Warner Robins, Ga. – It is not every day that a former prisoner comes knocking on doors around campus looking for an opportunity, but that is what Larry Jackson, Central Georgia Technical College’s (CGTC) 2019 Georgia Occupational Award for Leadership (GOAL) alternate, did when he was looking for ways to earn a living.
“The difficult part was convincing people to give me a chance,” Jackson said. “People would say, ‘Well, you just got out.’” “They wanted me to have time and experience, but CGTC gave me an opportunity and a break that I needed.”
As unconventional as it may seem for a former prisoner to earn academic credentials, it is even more unconventional to know that the College makes it happen every day for current prisoners.
The Office of Re-entry Services at CGTC is a division committed to the educational and training component of criminal justice reform and recidivism rate reduction among Georgia’s incarcerated citizens, and through its efforts, streamlines effective transition of those citizens into the workforce.
Jackson’s journey with the College began there. He was part of a pilot Certified Nurse Aide (CNA) program ran by Middle Georgia Technical College (MGTC) in the prison system in 2005 prior to its merger with CGTC in 2013.
“I earned my certification and when I was released, I enrolled here not knowing this was the same school that offered me courses before my release,” Jackson said, who left prison in 2016.
Prior to transferring to Georgia Southern University, where he would run into his troubles, he was on scholarship at the Naval Academy for football. Even while in prison, Jackson knew education could be his catalyst.
Jackson never fumbled on his dedication to improving his knowledge, adding to his CNA credentials a series of fire department certifications.
Dr. Brittany Lucas is the executive director of the Office of Re-entry Services at the College. Re-entry Services oversees certificate programs and on-the-job training and employs nearly thirty instructors who teach in areas such as Welding, Design and Media Production, Horticulture, Diesel Truck Maintenance, Animal Healthcare, Barbering, and more.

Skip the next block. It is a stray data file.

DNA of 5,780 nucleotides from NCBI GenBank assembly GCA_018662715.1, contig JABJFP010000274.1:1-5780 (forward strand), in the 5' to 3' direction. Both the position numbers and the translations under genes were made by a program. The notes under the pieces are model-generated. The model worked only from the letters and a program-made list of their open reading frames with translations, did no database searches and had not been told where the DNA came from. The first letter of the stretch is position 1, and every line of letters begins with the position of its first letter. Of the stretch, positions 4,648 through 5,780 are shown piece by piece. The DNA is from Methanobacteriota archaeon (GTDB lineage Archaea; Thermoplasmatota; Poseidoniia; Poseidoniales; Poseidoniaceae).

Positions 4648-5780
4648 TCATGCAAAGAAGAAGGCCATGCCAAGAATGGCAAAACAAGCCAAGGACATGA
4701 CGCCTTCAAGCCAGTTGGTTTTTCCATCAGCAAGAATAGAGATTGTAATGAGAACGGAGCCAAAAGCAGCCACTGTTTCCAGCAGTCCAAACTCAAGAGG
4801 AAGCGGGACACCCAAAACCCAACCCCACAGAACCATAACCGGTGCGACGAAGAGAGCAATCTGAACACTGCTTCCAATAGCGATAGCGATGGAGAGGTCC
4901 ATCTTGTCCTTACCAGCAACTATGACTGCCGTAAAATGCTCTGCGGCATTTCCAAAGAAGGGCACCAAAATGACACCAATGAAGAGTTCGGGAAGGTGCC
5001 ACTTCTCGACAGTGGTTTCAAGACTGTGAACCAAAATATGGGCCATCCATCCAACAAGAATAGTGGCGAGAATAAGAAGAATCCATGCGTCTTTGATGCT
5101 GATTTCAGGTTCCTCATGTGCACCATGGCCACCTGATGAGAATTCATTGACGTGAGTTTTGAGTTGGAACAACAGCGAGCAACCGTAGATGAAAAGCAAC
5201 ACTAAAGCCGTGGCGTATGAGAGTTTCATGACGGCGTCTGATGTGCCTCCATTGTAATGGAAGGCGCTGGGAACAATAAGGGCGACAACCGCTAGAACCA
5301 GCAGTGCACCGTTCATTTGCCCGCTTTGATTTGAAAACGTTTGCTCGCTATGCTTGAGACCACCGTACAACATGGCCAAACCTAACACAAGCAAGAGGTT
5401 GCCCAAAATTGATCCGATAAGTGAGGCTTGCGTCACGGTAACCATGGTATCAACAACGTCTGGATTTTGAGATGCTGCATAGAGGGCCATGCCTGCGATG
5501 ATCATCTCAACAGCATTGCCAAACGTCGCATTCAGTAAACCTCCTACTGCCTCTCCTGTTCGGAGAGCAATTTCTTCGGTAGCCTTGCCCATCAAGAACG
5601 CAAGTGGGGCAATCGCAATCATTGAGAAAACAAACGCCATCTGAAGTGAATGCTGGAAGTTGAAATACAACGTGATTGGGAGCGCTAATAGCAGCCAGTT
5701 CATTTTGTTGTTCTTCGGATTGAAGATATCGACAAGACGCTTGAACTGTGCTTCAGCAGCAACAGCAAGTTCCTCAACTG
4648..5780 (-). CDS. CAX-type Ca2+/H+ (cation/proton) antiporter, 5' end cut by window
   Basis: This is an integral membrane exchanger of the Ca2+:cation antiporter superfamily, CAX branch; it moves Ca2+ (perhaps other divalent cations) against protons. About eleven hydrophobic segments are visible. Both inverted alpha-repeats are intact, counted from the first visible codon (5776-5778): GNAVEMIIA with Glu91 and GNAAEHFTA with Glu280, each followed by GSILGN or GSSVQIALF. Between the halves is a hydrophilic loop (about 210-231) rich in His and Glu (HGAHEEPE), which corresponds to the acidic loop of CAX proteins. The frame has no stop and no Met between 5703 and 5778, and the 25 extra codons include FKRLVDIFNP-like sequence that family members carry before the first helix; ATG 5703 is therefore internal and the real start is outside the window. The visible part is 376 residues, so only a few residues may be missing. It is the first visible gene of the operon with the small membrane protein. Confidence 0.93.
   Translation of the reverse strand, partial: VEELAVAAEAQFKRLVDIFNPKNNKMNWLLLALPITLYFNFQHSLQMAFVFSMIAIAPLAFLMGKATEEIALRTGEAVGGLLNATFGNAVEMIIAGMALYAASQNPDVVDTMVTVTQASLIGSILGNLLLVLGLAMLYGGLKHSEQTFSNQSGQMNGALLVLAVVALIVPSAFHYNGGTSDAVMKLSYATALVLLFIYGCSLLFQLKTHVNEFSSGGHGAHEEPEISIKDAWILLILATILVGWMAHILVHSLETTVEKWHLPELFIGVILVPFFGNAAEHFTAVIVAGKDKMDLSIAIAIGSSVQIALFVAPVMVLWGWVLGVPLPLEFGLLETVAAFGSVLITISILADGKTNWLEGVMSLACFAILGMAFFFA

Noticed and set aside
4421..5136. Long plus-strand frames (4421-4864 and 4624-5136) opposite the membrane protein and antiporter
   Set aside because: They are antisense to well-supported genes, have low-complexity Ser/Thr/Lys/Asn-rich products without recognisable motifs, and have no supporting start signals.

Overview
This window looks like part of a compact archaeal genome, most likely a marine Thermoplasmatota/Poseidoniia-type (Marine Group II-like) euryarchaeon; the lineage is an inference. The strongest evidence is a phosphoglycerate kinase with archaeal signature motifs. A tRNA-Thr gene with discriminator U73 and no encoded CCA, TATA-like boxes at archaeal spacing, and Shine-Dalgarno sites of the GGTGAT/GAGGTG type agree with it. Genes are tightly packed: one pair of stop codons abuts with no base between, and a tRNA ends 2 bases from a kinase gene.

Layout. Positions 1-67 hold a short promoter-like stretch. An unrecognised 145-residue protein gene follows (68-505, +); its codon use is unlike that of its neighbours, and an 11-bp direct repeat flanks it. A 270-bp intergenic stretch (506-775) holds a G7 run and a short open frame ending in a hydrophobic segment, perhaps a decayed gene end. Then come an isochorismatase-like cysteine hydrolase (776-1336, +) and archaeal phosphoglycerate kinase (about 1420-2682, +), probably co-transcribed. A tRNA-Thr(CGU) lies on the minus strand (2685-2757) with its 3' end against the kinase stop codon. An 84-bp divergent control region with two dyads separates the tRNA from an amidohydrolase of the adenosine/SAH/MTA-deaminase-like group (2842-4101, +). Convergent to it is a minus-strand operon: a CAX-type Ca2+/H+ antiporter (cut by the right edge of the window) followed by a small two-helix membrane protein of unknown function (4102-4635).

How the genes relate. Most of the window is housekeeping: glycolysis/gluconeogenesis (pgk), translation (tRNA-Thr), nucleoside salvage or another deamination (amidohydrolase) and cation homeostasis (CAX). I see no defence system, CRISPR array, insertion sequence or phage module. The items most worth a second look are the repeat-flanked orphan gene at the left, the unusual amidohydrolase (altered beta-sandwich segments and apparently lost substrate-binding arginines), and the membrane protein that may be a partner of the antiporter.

“Some formerly incarcerated citizens will return to the College, in a traditional sense, to earn additional credentials, but often the challenge of needing to work and build their lives back from nothing is overwhelming,” Dr. Lucas said. “Where I believe Larry’s story is so unique is his incomparable fortitude and commitment to show people just how hard he will work for his future.”
If anything, Jackson is a standout among a peculiar group of CGTC alumni. Exiting prison and all that comes with it provides its own intrigue, but add a heart procedure to it and it can feel unstable.
“My journey here would have to be one filled with ups and downs,” he said. “I had heart surgery before I started taking classes, but I was determined to get here and do well.”
Jackson did well. He enrolled in classes in 2017, and in August of this year earned acceptance into the Clinical Lab Technician associate’s degree program at the College. In September, he began working as a lab assistant in the Health Sciences program.
Jackson works part-time at Home Depot, a company he said, also gave him a chance early on. He wants to continue his studies toward a bachelor’s degree that will help parlay his clinical lab technician skills into a career with the Centers for Disease Control (CDC) in Atlanta.
As for the GOAL process he said when he received the email saying he had been nominated he had to read it two or three times. It was hard for him to believe that anyone was noticing what he was doing and that he was amazed and thankful to see anyone notice him “putting in work.”
Early on, all he wanted to do was explain his story to the committee involved with GOAL.
“Speaking to them gave me the ability to take hold of the situation,” he said.
Beyond GOAL, he has a very clear message for each person involved with prison reform.
He said his view is unique on how the system distinguishes candidates for programs, training, and education. He says there are plenty of qualified men or women who could come through a program as he did and make something of themselves post-release. Unfortunately, be it for a technicality or some slip-up, they never get the opportunity.
“Even for myself it was very difficult,” he said. “My hope is that lawmakers, judges, whoever is advocating in the community, will look at these individuals and see who is really ready to make a change. Those are the people you should really give an opportunity to.”
GOAL, a statewide program of the Technical College System of Georgia, honors excellence in academics and leadership among the state’s technical college students. Each of the state’s 22 technical colleges selected local GOAL winners and alternates. CGTC’s 2019 GOAL Winner is Heather Williamson.
Photo: CGTC’s 2019 GOAL Alternate, Larry Jackson.